Rene And Georgette Magritte With Their Dog After The War

Le peintre Rene Magritte (1898-1967) et sa femme Georgette Berger vers 1922
Le peintre Rene Magritte (1898-1967) et sa femme Georgette Berger vers 1922

Today, after a calm time visiting my folks, I spiralled into a sarlacc pit of worrying about money, worrying about work, worrying about my label, worrying that I’m not doing enough, worrying that I’m doing too much, worrying about my weight, worrying about the fasting I’ve been doing, worrying about worrying, worrying that I’m not worrying enough.

It’s the kind of worrying that, if my ex was still here, I know she could take away with one hug and a few words of her calm, Vulcan-like reason. I miss her so terribly at these times, in a very child-like way. I feel like when I was little and I’d lose my Mum in a shop and all I could do was wail and perhaps have a sit down, hoping she’d come to find me. Which my Mum always did, of course.

To be so deeply in love with someone so many years after you last saw their face is raising idiocy to an entirely new artform. The Dadaists, the Surrealists, the Situationists… these people may have laid the foundations but I’m building the ugly, stupid skyscraper. The higher it gets, the more I’m likely to jump.

So, I was crying anyway so I figured, what the fuck, I might as well listen to a song which always makes me cry, Paul Simon’s Rene And Georgette Magritte With Their Dog After The War. 

Here’s the version I first heard, decades ago:

I listen to this song and it reminds me of living Paris in the ‘30s and Norwich in the ‘70s. I remember falling in love with her two times, at least. I get confused, though ~ we didn’t start speaking again till 1940 but I remember it as being 1994. I guess they can be both since science has proved time doesn’t exist. It’s all now, there is no past or future. Remember, if you’re a photon the lifetime of the universe is shorter than the snap of your fingers as you remember what you forgot.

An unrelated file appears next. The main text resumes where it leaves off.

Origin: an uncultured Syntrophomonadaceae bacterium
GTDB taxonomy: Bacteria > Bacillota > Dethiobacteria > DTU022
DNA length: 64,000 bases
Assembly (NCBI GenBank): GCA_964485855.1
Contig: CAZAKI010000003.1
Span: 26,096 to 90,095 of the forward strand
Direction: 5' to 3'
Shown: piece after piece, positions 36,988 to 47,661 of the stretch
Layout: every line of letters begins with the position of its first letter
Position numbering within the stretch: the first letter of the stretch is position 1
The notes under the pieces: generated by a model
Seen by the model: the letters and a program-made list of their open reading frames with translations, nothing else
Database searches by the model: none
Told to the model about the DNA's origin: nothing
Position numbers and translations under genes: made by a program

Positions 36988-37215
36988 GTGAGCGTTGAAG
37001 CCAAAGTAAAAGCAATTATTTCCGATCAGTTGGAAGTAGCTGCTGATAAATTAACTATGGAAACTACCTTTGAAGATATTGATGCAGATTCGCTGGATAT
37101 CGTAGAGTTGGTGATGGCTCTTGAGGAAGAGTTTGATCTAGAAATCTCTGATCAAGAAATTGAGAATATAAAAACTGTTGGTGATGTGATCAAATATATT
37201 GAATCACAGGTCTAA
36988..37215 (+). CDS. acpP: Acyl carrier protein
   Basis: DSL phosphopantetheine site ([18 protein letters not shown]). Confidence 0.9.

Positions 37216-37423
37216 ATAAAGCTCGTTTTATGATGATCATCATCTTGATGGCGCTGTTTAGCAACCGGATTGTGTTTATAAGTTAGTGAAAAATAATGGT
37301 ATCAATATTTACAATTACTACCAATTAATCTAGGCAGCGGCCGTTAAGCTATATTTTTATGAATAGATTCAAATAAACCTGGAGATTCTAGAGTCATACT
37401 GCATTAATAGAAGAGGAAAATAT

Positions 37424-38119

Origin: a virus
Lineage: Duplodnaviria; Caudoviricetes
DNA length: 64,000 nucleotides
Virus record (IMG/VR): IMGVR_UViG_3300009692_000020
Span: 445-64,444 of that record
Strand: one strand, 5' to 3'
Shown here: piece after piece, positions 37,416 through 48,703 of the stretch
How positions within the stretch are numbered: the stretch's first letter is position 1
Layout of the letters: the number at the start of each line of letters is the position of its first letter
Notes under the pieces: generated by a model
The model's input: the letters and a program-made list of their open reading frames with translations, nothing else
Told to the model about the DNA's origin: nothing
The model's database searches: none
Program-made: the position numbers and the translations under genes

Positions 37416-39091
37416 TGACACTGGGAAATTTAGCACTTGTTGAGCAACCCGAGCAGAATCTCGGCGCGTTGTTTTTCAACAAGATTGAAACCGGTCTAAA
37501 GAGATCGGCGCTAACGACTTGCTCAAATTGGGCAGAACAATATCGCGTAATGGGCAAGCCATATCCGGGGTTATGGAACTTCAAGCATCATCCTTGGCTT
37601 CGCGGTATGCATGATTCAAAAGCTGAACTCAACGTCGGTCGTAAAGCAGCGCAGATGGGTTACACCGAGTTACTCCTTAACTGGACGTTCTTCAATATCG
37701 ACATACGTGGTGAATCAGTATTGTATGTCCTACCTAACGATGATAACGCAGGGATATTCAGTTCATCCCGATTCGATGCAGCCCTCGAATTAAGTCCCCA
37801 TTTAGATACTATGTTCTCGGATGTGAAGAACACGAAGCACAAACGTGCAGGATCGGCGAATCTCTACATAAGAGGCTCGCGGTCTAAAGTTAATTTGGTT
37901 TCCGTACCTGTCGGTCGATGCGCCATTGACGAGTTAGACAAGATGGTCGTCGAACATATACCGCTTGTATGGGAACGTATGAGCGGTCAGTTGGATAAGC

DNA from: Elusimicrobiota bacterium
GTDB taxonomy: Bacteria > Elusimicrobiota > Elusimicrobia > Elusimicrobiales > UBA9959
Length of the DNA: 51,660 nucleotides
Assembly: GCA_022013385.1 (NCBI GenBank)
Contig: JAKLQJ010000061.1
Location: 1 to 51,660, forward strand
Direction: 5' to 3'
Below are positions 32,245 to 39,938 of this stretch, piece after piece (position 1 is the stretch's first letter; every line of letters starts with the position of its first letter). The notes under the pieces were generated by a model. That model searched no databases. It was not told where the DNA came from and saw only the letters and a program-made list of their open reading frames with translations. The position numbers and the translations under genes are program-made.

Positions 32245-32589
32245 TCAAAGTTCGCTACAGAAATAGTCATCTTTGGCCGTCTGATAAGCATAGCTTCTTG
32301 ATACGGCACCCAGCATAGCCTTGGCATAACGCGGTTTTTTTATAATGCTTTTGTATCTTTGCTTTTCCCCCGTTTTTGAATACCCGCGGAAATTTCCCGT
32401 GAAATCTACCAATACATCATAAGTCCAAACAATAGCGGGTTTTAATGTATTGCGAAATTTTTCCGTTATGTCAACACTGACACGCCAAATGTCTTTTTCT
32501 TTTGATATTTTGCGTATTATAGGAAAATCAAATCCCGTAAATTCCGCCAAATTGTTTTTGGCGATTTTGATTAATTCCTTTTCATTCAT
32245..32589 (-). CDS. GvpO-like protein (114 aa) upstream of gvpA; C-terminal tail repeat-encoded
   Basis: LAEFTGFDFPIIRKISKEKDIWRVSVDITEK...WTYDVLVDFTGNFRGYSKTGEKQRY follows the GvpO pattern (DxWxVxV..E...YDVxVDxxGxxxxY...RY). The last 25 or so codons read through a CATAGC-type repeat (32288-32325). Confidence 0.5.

Those early days, burning CDRs of my music and packing the little jiffy bags together, she’d do the artwork because I’m rubbish at that. Well, apart from the Picassos and Braques I faked to make a living, obviously. Hell, art is printing money. Which is also good.

So, we put on the envelopes: ‘Features the international number 1? and, in some bizarre MWI quantum shit way, it did. Just like when I said this isn’t a pipe and she asked if I meant because it’s a painting of a pipe and then that escalated into that whole argument about Panjabi MC. I remember the tears streaming down her face, how unfixable it all was. But we fixed it because we were young then. The cover had a hand with a wedding ring on it. We got married later that year, 1997 or perhaps 1922.

We moved so much when we finally had money, packing all our things in the car and driving like idiots. Anywhere is glamorous when you’re young and in love. Could be Lessines, could be Derby, could be Hellesdon, it doesn’t matter. I can’t paint but I painted all those pictures for her. The bears, the fish, the clouds, the birdcage, the butterflies.


I guess the song reminds me of the bands that inspired me, the deep forbidden music of my youth in 1950s America and 1920s Belgium and 1970s Britain: The Penguins, The Moonglows, Telex, Kraftwerk.

Like I said, I get confused. The war, New York, Pitlochrie, going round her father’s house after he died, so empty of life and love, the place she was born.

So I worked the song out. It was easier using this version:

We never had a dog, though. And the picture that Wolleh took, that was very obviously of us after the war, look how old we are. But we’re together.

I wish we still were. Maybe we should have bought a dog?